ACARA releases statement to the review of Australian Curriculum The Australian Curriculum, Assessment and Reporting Authority (ACARA) has provided a statement as a contribution to the Federal Government’s review of the Australian Curriculum. In January 2014, the Federal Education Minister, Christopher Pyne, announced the review, with a final report due at the end of July 2014.
ACARA’s statement highlights the processes it adopted in developing each of the learning areas and subjects that make up the Australian Curriculum. ACARA’s Chair, Professor Barry McGaw, believes the Federal Government’s initiative to review the Australian Curriculum has its benefits. ‘We are obliged to provide our future generations with the best possible learning opportunities and outcomes,’ said Professor McGaw. ‘Work on the national curriculum is never completed.
It will always be a work in progress so ACARA will be open to whatever advice the reviewers provide. ‘I am convinced the processes ACARA adopted, drawing on the nation’s best expertise and talent, has allowed us to establish a dynamic, high-quality Australian Curriculum. It has certainly caught the attention of other nations, many of which have invited presentations on what ACARA is doing,’ he added. To view ACARA’s statement, visit ACARA’s website.
The Department of Education and Early Childhood Development (DEECD) has a campus in iTunes U. iTunes U is a section of the iTunes Store where educators can access courses from many international colleges, universities, and schools. They are also able to publish their courses to share with a large global audience. Educators can design complete courses with audio, video and other content to
be accessed by students on their iPads.
Victorian government schools who develop courses are encouraged to establish and maintain their own campus or use the DEECD campus to publish and promote their courses.
Schools who create high quality courses, which respect digital copyright and student privacy are invited to publish and distribute through the DEECD campus. Teachers can email to become registered publishers or distributers firstname.lastname@example.org
Educators can design complete courses without publishing them to iTunes U via a link for their students to access. It is an Apple requirement for educators who want to share their courses with audiences of more than 50, or who have published more than 12 courses to distribute them through or in association with a campus.
There is often discussion about the value of film or movies for students. Heidi Hayes Jacobs calls for film literacy to be part of the literacy education for all students citing the impact and presence they have in young children’s lives. The Department of Education and Early Childhood Development (DEECD) has developed guidelines for schools in its School Policy and Advisory Guide (SPAG) around the use of film ensure that schools respond reasonably and respectfully to objections about the use of specific curriculum resources.
Common sense media have put together a list of more than 185 films both old and new as recommended viewing for families. The list is valuable as both something to share with families, particularly before the holidays but also as part of the curriculum. These are organised into themes and age groups. Always check the ratings and advise when using them in class.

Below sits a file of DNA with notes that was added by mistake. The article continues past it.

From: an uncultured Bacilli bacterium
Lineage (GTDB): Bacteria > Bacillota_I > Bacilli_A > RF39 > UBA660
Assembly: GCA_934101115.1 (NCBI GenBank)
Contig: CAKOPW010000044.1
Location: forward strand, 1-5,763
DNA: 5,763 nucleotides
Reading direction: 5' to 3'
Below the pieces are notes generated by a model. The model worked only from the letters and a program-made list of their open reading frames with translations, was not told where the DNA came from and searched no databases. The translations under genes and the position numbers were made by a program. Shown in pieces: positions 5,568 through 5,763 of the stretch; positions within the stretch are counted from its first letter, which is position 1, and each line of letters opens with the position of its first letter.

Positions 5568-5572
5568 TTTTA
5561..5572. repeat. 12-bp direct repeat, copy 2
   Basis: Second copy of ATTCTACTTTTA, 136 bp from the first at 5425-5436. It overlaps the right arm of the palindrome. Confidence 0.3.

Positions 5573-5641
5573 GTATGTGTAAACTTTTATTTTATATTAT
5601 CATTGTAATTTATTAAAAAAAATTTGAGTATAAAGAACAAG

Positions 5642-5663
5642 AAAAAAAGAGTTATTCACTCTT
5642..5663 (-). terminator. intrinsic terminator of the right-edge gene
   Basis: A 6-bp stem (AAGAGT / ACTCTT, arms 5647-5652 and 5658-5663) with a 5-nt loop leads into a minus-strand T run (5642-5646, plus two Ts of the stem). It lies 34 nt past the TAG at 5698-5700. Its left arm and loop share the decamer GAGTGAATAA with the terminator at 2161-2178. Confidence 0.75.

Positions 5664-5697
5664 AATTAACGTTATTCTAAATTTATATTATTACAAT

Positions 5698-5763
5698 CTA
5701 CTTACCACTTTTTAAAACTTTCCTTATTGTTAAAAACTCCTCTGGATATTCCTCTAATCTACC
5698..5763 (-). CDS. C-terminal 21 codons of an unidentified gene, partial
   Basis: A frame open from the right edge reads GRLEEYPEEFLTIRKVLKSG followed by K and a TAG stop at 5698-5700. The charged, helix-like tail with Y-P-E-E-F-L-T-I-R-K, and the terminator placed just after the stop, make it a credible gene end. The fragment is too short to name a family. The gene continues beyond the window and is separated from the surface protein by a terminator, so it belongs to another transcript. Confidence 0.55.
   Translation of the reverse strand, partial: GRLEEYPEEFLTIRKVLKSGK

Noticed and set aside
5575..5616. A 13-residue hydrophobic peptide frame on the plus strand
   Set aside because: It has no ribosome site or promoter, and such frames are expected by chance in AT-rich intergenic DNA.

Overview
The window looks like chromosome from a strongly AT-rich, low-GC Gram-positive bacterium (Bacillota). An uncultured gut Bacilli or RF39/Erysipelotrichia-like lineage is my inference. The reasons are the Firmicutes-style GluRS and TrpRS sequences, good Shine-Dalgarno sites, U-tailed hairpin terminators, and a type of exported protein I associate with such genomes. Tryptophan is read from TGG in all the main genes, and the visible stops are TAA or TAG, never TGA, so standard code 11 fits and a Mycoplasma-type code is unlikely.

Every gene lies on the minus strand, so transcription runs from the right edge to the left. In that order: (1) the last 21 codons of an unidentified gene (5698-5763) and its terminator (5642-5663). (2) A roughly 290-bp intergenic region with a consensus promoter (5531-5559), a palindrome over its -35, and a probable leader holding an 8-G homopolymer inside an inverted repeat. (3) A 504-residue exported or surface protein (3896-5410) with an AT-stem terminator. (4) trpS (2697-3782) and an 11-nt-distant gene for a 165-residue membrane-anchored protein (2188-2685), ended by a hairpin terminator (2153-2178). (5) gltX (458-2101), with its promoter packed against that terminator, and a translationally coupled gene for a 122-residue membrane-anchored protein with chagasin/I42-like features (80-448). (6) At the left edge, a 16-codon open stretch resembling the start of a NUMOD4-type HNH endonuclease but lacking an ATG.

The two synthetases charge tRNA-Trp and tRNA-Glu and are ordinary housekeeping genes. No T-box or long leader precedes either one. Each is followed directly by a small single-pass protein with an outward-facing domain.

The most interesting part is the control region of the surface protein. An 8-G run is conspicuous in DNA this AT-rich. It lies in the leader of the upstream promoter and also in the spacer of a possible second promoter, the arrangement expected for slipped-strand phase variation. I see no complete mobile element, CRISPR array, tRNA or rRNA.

One extreme warning “Old Yeller” will need more than one box of tissues for the class and teachers!!!
You can find full episodes on both iView and Vimeo of the TV show – Don’t blame Facebook
There is something NQR about. But it might appeal to others. Would you use it as a teaching resource?
Basically it tells true stories of when it all goes wrong.
There is however a tone of admiration threaded through it, with little regret by many of the participants delighted for their 2nd 15 mins of fame.
I did feel for the kid who did a year of jail time for hacking into a celebrity account he certainly paid a price.
But thinking that we want our kids to be safe, responsible and smart online I recon this is full of great examples of dare I say it – Stupid and sometimes you need to see stupid to discuss smart.
Does your school allow YouTube? Here is how to share (and embed) a YouTube video from a certain start time
Every so often you come across something simple but handy. Does your school allow YouTube?
Andreas Hofer is creating some videos to help use the Google tools. He is hosting them on YouTube. This film g-learning #2: Sharing (and embedding) a YouTube Video from a certain start time has many applications for teaching and learning.
You don’t need to edit the videos, just follow his very simple instructions to enable you to share and embed video moments with your students. Or get your students to use it as a handy tool to report any issues they were having, they could pinpoint any concept they found confusing or difficult. eg I followed the concept till here (Here is where I became confused). That is gold!
Victorian Government schools are able to choose to open YouTube for staff, students or both. It can be done permanently or for certain times.
It is a decision that your school should consider from an educational perspective, putting in place expected behaviours around times, use and purpose. eg students uploading videos (This should apply to their use of their own mobile technology too)